Perspectives of a Neuffer Fellow: Following developments in the U.S. and back home in India

Few people understand the luxury of time the way journalists do. Forever chasing deadlines, we almost always wish we had another day for the story, irrespective of whether or how we end up using the days we have.

That is, in fact, one of the best things about being part of a daily news cycle: the adrenaline rush, the newsroom madness and all the creativity sparked by “last-minute panic”, as Calvin (of Calvin and Hobbes) says.

We tell stories for a living. Stories we hear from different people: those in power, others who are powerless, those who oppress, those who have been pushed to the margins, those who crush resistance, and those who won’t give up dissenting.  We meet people who are fascinating, funny, crazy, rude and even spaced out.  A reporter’s diary is never short of amusement or
amazement. However, every now and then we crave a pause so we can reflect on the journey so far.

The IWMF Elizabeth Neuffer Fellowship has given me exactly that: the luxury of time. Coupled with time is the access to rich academic and professional resources that inspire me to keep learning and stay engaged.

In the nearly six months I spent in Boston as Neuffer Fellow, I had the opportunity to engage with academics at MIT – I was affiliated with the Center for International Studies – and Harvard University, and also to meet scholars and students from other schools in the area, such as University of Massachusetts, Boston, and Boston University. Being back in school and having
this time to audit classes was fascinating. I could listen to what students, coming from very diverse backgrounds, have to say on different issues.

It is a great time to be in the United States, just as the 2016 presidential elections are unfolding. Amid the rise of Donald Trump as a political phenomenon and his ever-shrill political rhetoric, the swelling support for Bernie Sanders, who many had little hope for at the very beginning, has been reassuring. Issues of common concern to the working poor and the middle
class regardless of race and national origin are now part of mainstream election discourse, thanks to Senator Sanders, as I said in a piece for the Boston Globe, with whose OpEd team I interned. ( 

Meanwhile at MIT, I was excited to interview Noam Chomsky, a dissenting public intellectual for over half a century. He spoke about American politics and developments around this election, and how they reflect broader trends in religion and politics in the United States, which he explained are intimately linked. (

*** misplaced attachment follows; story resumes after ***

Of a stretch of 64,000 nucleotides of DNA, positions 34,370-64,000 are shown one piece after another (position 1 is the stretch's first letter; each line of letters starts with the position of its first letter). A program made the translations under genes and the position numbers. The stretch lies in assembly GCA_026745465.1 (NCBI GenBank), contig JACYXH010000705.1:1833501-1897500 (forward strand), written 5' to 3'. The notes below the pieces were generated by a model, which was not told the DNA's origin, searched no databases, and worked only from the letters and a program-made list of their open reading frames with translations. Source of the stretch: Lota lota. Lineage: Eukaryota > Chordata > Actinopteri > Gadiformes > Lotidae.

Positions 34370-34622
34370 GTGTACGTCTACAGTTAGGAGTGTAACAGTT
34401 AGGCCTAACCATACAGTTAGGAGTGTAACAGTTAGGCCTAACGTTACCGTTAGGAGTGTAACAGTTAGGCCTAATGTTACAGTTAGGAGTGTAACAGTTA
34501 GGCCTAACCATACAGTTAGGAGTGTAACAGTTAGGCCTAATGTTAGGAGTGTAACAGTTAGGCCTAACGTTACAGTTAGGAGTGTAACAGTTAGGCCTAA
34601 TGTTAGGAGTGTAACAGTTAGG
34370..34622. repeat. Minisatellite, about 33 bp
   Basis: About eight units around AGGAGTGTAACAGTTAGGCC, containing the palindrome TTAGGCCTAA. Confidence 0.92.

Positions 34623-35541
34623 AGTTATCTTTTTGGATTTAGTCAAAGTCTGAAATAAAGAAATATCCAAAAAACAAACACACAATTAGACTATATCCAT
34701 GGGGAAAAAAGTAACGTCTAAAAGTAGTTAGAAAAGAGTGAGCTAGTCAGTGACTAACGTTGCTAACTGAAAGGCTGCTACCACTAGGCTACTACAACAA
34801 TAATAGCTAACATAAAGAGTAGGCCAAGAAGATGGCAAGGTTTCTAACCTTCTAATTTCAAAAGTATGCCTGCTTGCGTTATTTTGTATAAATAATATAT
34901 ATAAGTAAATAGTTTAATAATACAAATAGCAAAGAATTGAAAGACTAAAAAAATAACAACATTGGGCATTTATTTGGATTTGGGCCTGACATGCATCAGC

While he was analysing the United States, his observations resonated with many other countries including India, where I come from.

During my time in Boston, there were disturbing developments back in India. Incidents pointing to growing religious intolerance, such as the lynching of Muslim man for the non-crime of alleged consumption of beef (cows are sacred to the
Hindu majority and there is a campaign to prohibit slaughter for cow meat); the suicide of a Dalit (oppressed caste) scholar student activist Rohith Vemula in one of India’s top central universities in the city of Hyderabad following blatant discrimination by management; and the curbing of free speech by university authorities and the police on the campus of Jawaharlal Nehru University in the capital city of New Delhi, leading to the arrest of student leaders on charges of sedition.

Between closely following colleagues’ work back home and discussing the developments with academics and activists in Boston, I encountered some new questions.

The month of December was also agonising for Chennai, my home city, which suffered one of its worst floods on record. The Hindu, the newspaper I worked with for nearly a decade before beginning my fellowship, did not go to press for the
first time in its 137-year-old history. (

Hundreds of people died and millions were rendered homeless by the floods. The devastation sent out a powerful message on frenetic urbanization mindless of the ecological balance that negotiators at the Paris Climate Change Conference, in progress
at that time, exposed as a particularly worrisome trend.

Following news on the floods from afar, I felt helpless. I wanted to be in constant communication with colleagues and friends back home, and with new friends I had made here. Everyone I knew who was affected directly or indirectly craved a
sense of fellowship and solidarity. A spirit that will hopefully endure as the disaster recedes in public memory.

Meanwhile in Sri Lanka, where I spent two years as correspondent of The Hindu, there have been some positive changes during the past year. As the island nation tries to move beyond the aftermath of its brutal civil war, its people are taking on new challenges in governance and constitutional reform, even as they tackle lingering problems of accountability and justice. The resilience of millions of ordinary Sri Lankans and the step they took together for democratic change is a powerful signal of hope and promise in a conflict-riven region.

The rich experiences of learning and professional engagement during the last six months, with the opportunity to follow key political and social events here in the States and back in India and Sri Lanka, leave me with more to ponder and probe when I return to the field. Having more questions is never a bad thing for a journalist.

-Meera Srinivasan, 2015/16 Elizabeth Neuter Fellow